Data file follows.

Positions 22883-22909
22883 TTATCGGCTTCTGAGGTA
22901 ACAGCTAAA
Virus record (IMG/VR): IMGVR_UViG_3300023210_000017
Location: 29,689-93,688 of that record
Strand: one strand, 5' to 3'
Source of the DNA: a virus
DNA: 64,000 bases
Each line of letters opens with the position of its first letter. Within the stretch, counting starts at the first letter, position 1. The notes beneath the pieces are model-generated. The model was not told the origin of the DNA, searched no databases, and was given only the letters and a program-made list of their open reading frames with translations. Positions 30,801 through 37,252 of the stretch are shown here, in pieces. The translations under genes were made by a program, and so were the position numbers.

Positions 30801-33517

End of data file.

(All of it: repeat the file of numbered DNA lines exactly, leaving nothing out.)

Positions 22883-22909
22883 TTATCGGCTTCTGAGGTA
22901 ACAGCTAAA
Virus record (IMG/VR): IMGVR_UViG_3300023210_000017
Location: 29,689-93,688 of that record
Strand: one strand, 5' to 3'
Source of the DNA: a virus
DNA: 64,000 bases
Each line of letters opens with the position of its first letter. Within the stretch, counting starts at the first letter, position 1. The notes beneath the pieces are model-generated. The model was not told the origin of the DNA, searched no databases, and was given only the letters and a program-made list of their open reading frames with translations. Positions 30,801 through 37,252 of the stretch are shown here, in pieces. The translations under genes were made by a program, and so were the position numbers.

Positions 30801-33517